Seven seater comparison review: Kia Carnival S

The Kia Carnival S confines its brief to ‘movement of the people’ and succeeds. Carnival successfully marries handsome styling with luxurious space, which isn’t easy for a base-model people mover.

Kia Carnival S

First published in the October 2016 issue of Wheels magazine, Australia's best car mag since 1953.

The Kia Carnival S confines its brief to ‘movement of the people’. Succeeds.

Can’t wait to see the final score? Jump to the verdict now.

THE transformation of Kia’s Carnival from an unrefined, undercooked misery bus to something genuinely impressive has been so profound it probably deserved a different name. But Carnival it stays, and this time it’s worth paying for a ride.

Sharing DNA with its Sorento platform buddy, the Carnival takes a very different approach to ferrying bodies. It’s much bigger than the Sorento – 335mm longer and 95mm wider, riding on a 280mm-longer wheelbase, meaning you’ll need a McMansion if you want to garage it – yet the Carnival successfully marries handsome styling with luxurious space, which isn’t easy for a base-model people mover.

2016-Kia -Carnival -seven -seater -rear -drivingEven the plastic-steering-wheeled, hubcapped Carnival S feels like a limousine. It generously cocoons front- and centre-row occupants in supportive, nicely upholstered individual chairs with fold-down side armrests in the outer positions, while the third row is roomy enough to easily transport two adults, or three if they don’t mind getting intimate. And even with every seat in use, the eight-seat Kia still packs a boot so deep, you could dump several suitcases in there and have room left for the dog.

Surprise-and-delight features abound. A sliding front-centre armrest disguising an enormous bin; ingenius ‘stand-up’ centre-row seats that literally flip to a vertical position and slide forward for maximum entry room; side windows for the middle row that actually wind (electrically) down; reclining backrests in every row. Hell, in the back deck you get speakers, lights, air vents and two cupholders on each side, making it the go-to position for kids trying to escape the family unit. Unlike the rough-riding, poorly packaged Odyssey, this is a proper people mover designed to do exactly what it says on the tin.

2016-Kia -Carnival -seven -seater -interiorIt’s quite calming on the road too, despite missing out on the locally developed suspension tune bestowed on the Kia Sorento. While ultimately lacking in rebound damping and general dynamic finesse – its steering feedback off-centre is like turning through air – the Carnival points with acceptable precision and can be surprising fun to hustle (in an elephant-dancing fashion), so long as you guide it smoothly to prevent ESC intrusion. Flawed as it is, there’s a cohesion to the Carnival’s dynamics that somehow eludes the base Sorento (which tries to come over all sporty, but doesn’t have the footwear to carry it off).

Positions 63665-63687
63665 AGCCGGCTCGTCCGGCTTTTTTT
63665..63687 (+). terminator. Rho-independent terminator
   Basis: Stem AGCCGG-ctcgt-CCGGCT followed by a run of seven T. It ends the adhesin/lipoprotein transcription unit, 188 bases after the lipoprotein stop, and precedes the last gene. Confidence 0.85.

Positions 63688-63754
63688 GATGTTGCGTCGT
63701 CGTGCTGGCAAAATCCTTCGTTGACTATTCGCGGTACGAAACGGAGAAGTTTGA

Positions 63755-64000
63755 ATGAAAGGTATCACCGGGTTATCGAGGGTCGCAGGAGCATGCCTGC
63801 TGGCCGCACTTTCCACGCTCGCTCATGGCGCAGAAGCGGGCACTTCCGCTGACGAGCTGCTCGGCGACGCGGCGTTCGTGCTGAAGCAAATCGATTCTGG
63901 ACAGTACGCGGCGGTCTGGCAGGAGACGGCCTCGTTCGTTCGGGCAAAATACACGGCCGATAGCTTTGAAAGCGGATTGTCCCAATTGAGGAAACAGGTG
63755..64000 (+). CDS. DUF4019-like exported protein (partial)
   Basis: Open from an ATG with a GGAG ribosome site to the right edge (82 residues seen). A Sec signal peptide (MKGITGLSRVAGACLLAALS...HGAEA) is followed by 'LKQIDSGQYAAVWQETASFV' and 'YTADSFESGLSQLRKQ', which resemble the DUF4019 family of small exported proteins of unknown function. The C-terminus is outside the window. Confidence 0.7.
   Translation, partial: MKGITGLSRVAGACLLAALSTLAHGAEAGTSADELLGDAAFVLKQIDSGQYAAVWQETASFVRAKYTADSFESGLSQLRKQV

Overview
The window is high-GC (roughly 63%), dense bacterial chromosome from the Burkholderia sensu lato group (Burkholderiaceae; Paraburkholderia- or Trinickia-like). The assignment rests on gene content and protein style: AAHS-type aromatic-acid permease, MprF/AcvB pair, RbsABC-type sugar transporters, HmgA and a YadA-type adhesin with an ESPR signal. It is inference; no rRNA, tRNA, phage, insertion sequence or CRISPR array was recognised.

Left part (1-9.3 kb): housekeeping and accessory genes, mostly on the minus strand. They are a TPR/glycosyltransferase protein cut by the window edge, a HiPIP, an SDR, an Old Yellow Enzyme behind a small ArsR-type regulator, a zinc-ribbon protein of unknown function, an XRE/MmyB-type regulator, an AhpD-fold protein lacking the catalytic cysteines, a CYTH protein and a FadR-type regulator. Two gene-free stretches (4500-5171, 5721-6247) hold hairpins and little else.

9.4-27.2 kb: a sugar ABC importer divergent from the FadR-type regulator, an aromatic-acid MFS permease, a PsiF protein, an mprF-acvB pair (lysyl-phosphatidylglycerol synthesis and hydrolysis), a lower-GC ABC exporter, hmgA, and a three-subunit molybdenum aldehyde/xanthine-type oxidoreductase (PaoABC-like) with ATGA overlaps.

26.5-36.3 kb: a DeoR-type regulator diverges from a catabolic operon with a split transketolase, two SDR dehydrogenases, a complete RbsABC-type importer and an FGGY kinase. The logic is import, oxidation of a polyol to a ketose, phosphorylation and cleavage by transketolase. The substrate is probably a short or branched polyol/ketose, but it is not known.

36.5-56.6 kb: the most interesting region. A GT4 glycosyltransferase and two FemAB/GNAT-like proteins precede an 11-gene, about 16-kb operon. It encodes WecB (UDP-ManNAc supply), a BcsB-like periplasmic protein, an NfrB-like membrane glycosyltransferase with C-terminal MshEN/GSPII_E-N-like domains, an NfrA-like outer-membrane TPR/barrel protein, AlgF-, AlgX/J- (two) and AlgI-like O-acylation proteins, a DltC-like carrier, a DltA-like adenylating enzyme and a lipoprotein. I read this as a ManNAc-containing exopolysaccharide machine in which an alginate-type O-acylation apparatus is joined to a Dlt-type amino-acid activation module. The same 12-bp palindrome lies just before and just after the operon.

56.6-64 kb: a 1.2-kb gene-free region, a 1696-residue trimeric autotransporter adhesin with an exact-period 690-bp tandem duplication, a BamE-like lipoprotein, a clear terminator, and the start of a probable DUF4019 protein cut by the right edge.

For such a big girl, the Carnival is no slouch. Its 3.3-litre V6 is tuned to offer a bit more grunt than the Sorento’s donk to offset its two-tonne tubbiness, yet the difference between the siblings is negligible, in both performance and economy.

2016-Kia -Carnival -seven -seater -bootBut for all the Carnival’s girthy goodness, its report card isn’t all smiley faces. Without the Sorento’s ‘Drive Mode’ system, the Carnival is left with just one throttle calibration that demands far too much pedal travel on hills, making it feel heavier and slower than it is. And while we’re in nit-picking mode, the same multimedia set-up as a base Rio and the absence of a digital speedo serve as reminders that you’re in the poverty spec, despite Carnival’s refinement and seating comfort doing their best to prove otherwise.

Spending $4K more on an Si with a leather wheel, auto-fold mirrors, sat-nav and tri-zone climate is probably money well spent. But no matter what the spec, Kia’s Carnival is an almost-suave people mover that packs the engineering solidity and amenities to overcome the nameplate’s chequered past.

Grunt my ride

Any parent out there familiar with sprinting from one child’s sporting event to another will be pleased to know the Carnival can comfortably hold its own in the traffic-light stakes. Foot flat from zero to 160km/h (the old imperial ton) – surely a prerequisite with this type of vehicle – the Carnival is barely a softball mit away from breaching the magic 20-second barrier (at 20.2sec), and is just a second off the pace of the Kluger (19.3sec), Sorento (19.1sec) and CX-9 (19.1sec). Hard-charging award goes to the Santa Fe and Pathfinder (both 18.8sec for 0-160km/h), while the wooden spoon gets passed (slowly) to the Volkswagen Multivan (0-140km/h in 29.1sec!).

Price as tested: $41,490
Engine: 3342cc V6 (60°), dohc, 24v
Power: 206kW @ 6000rpm
Torque: 336Nm @ 5200rpm
Transmission: 6-speed automatic
Dimensions: (L/W/H/W-B): 5115/1985/1755/3060mm
Weight: 2048kg
Cargo capacity: 1596 litres
Tyres: Kumho Cruger Premium 235/65R17 104H
Test fuel cons: . 13.5L/100km
0-100km/h: 8.3sec
0-400m: 16.1sec @ 144.9km/h
80-120km/h: 5.4sec
3yr resale: 59%
Plus: Brilliant seat comfort; space and flexibility; refinement
Minus: Game-console steering; doughy throttle calibration
Verdict: 7.0/10


How are you finding our new site design? Tell us in the comments below or send us your thoughts at


Subscribe to Wheels magazine

Subscribe to Wheels Magazine and save up to 44%
Get your monthly fix of news, reviews and stories on the greatest cars and minds in the automotive world.



Nathan Ponchard
Ellen Dewar
Nathan Jacobs

We recommend


Electric vehicle charging

NSW announces huge $490m EV incentives strategy, and a road user tax

In a 'challenge accepted' moment, NSW has looked at Victoria's recent electric vehicle announcements and revealed an incentives plan five times bigger

4 hours ago
Mike Stevens
Please enable JavaScript to view the comments powered by Disqus.